The general consensus within the web performance community is that any JS scripting task that takes more than 50ms to execute can affect a user's experience. When the browser's main thread hits max CPU for more than 50ms, a user starts to notice that their clicks are delayed and that scrolling the page has become janky and unresponsive. Batteries drain faster. People rage click or go elsewhere.
No one plans to make a page or web app that sucks the life out of their users' devices, so it's super important to monitor the effect your JS is having. (Yes... I'm looking at you, front-end JS libraries and third-party ads!)
To help focus our attention on CPU, several new performance metrics have been defined and evangelized over the last year or three. In this post I'm going to focus on these:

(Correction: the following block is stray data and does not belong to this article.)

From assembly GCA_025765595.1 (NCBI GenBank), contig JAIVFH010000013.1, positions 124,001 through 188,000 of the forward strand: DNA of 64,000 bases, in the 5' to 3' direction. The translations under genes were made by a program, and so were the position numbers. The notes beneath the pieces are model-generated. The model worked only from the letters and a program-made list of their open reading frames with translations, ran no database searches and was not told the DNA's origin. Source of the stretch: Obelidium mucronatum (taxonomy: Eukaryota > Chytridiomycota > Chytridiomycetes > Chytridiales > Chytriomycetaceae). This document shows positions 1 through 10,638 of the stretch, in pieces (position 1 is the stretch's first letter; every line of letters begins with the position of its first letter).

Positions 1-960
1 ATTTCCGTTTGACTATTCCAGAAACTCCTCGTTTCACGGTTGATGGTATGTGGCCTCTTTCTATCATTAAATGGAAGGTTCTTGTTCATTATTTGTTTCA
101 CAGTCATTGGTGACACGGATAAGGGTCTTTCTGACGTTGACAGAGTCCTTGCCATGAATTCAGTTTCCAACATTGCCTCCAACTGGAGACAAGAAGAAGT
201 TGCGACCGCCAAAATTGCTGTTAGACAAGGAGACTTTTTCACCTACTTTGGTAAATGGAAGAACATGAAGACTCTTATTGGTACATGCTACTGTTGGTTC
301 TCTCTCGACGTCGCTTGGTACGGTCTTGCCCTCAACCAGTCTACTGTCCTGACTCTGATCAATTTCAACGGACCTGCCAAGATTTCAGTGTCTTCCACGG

Here's a figure to help visualize these metrics.
It's exciting working at SpeedCurve and pushing the envelope on performance monitoring to better measure the user's experience. We believe when it comes to web performance it's important to measure what the user sees and experiences when they interact with your site. A big part of our focus on metrics has been around rendering including comparing TTI to FMP, Hero Rendering, and critical blocking resources.
The main bottleneck when it comes to rendering is the browser main thread getting blocked. This is why we launched CPU charts for synthetic testing over a year ago. Back then it wasn't possible to gather CPU information using real user monitoring (RUM), but the Long Tasks API changes that. Starting today, you can track how CPU impacts your users with SpeedCurve's RUM product.